Sunday, January 22, 2012

30. ISADORA DUNCAN, THE BIGGEST DANCER IN THE WORLD (1966)

Though barely feature-length (67 minutes, sped to 63m in the 25 f.p.s. DVD transfer), this presentation of BBC's MONITOR series marked Ken Russell's nearly complete advancement into historical drama within its format. It is reined within the realm of documentary, to the extent it is, by a foreword delivered on-camera by Isadora Duncan's friend and biographer Sewell Stokes, who co-wrote the teleplay with Russell. His friendship with Isadora results in a far more down-to-earth and candid overview of her life and career than was managed by Karel Reisz's 1968 film THE LOVES OF ISADORA, and Russell certified its candor by casting in the title role Vivian Pickles (a trained dancer previously cast in his 1964 TV-film THE DIARY OF A NOBODY), who was more solidly-built and thus physically consistent with Duncan than Reisz's choice, the more attractive and rail-thin Vanessa Redgrave.

Russell later said in a press interview that Isadora Duncan was one of his favorite artists, but this film (egged on by Stokes' insights) tends to underscore her personal vulgarity, her romantic obliviousness to what really made the world turn, and her pushy sense of snobbery and entitlement. At the same time it celebrates the extreme degree to which she devoted her life to an art largely of her own conception, that had much more to do with instinctive self-expression than actual dance. ("I am not a dancer," she declares, "I am an expressionist of beauty!" She also says, "As a dancer, I'm really a great orator.") The script enjoys a few laughs at the expense of the prominent men who became her lovers -- like multi-millionaire Paris Singer (Peter Bowles) and the Soviet poet/provocateur Sergei Yessenin (Alexei Jawdokimov) -- and, without drawing too much attention to it, it points out enough macabre coincidences of Isadora's bedevilment by machines, including the Singer Sewing Machine, to suggest her as a silly free-spirited fly in the face of her era's real revolution, namely the Industrial Revolution. (Indeed, she eventually dies in a machine, the victim of one last vain, theatrical flourish.) In a Greek fantasia sequence, Russell also borrows images from some of Leni Riefenstahl's work, conveying the valid observation that there was something proto-fascistic in the idealized body language of Duncan's art and in the way she gathered young and malleable minds around her central pole of narcissism.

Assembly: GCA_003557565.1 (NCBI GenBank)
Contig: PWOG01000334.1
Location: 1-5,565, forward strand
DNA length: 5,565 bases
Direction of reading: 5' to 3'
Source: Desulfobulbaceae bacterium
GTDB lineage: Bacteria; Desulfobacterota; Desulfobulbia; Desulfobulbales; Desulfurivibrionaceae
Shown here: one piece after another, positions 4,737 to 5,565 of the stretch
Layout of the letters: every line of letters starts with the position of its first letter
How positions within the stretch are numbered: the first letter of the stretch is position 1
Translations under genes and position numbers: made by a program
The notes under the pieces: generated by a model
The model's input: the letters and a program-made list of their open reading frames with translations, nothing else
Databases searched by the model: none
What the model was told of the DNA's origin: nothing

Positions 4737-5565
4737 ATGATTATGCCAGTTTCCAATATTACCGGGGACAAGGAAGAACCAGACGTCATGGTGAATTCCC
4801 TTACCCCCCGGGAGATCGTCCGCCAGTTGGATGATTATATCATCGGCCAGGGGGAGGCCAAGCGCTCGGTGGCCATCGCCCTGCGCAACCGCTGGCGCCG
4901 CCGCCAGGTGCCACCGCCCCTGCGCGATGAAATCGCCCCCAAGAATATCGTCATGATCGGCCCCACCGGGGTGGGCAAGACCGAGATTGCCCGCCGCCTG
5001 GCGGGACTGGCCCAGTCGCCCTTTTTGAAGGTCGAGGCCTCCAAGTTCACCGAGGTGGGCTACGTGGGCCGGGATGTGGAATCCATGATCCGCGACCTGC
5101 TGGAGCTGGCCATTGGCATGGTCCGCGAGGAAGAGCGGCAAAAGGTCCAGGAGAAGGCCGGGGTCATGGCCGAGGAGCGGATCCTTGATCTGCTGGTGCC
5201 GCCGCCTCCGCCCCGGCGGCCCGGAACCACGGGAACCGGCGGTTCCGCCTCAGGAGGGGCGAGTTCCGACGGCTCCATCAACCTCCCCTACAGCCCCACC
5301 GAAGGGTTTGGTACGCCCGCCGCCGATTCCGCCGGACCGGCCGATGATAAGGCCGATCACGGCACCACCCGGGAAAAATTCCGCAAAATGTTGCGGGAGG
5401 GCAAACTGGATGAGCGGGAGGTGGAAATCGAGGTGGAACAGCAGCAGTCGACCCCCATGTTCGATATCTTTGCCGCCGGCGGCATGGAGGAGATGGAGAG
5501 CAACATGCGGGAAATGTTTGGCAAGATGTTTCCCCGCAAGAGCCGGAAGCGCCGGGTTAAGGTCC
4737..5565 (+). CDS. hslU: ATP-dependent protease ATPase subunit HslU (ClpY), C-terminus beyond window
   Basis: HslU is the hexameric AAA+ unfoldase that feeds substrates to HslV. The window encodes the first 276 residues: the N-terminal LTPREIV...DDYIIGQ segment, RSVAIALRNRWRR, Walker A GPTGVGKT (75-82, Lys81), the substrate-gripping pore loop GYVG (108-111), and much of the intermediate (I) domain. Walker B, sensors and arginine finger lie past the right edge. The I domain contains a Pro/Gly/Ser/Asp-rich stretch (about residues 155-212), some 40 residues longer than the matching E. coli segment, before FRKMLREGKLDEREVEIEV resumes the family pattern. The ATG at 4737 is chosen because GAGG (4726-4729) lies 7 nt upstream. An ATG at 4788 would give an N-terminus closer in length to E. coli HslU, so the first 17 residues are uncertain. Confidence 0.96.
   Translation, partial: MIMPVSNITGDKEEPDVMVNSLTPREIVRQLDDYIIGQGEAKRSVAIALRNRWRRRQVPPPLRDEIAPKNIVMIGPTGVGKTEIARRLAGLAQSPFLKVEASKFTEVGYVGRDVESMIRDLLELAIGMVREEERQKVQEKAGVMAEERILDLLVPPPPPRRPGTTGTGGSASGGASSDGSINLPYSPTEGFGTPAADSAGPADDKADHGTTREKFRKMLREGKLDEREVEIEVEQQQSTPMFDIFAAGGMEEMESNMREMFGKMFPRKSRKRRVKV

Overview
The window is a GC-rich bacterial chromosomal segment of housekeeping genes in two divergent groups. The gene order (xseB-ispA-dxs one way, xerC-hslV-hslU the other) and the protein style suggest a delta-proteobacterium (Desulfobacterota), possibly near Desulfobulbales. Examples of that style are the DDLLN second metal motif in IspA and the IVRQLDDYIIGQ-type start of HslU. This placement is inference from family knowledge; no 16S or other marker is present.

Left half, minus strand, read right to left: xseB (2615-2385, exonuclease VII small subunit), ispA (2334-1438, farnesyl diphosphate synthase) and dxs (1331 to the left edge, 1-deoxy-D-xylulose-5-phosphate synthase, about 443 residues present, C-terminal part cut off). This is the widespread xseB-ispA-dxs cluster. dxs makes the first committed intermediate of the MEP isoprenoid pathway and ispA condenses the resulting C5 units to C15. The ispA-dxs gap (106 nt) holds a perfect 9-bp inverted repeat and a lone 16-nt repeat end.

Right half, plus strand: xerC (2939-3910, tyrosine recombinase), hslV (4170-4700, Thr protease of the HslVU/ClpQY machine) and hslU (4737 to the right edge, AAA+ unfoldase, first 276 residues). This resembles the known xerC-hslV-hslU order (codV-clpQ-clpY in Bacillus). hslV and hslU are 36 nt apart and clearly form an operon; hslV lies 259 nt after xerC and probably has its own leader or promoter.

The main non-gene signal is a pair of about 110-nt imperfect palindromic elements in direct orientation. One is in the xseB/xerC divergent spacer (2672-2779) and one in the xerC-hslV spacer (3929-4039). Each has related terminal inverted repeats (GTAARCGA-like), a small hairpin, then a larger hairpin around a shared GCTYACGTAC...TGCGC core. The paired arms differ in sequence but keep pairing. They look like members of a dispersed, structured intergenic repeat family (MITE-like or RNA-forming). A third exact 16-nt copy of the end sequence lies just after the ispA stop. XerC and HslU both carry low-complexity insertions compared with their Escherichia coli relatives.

Pickles (later chosen by Hal Ashby to play the doting mother in HAROLD AND MAUDE) very capably embodies the various extremes of Isadora Duncan -- the bolshevik, the water sprite and the schoolmarm, as it were -- and her performance is said to have provoked a 20-minute ovation when the film was given a public screening in Monte Carlo. If ISADORA DUNCAN as a whole feels somewhat less extraordinary than Russell's previous groundbreaking MONITOR successes, it nevertheless marks the source of a deep vein of dance and theatricality running through his subsequent work and marks the first of Russell's many wonderful collaborations with director of photography Dick Bush, editor Michael Bradsell, and that most singular of British supporting players, Murray Melvin (who appears as a photographer).

Viewed on DVD (KEN RUSSELL AT THE BBC).

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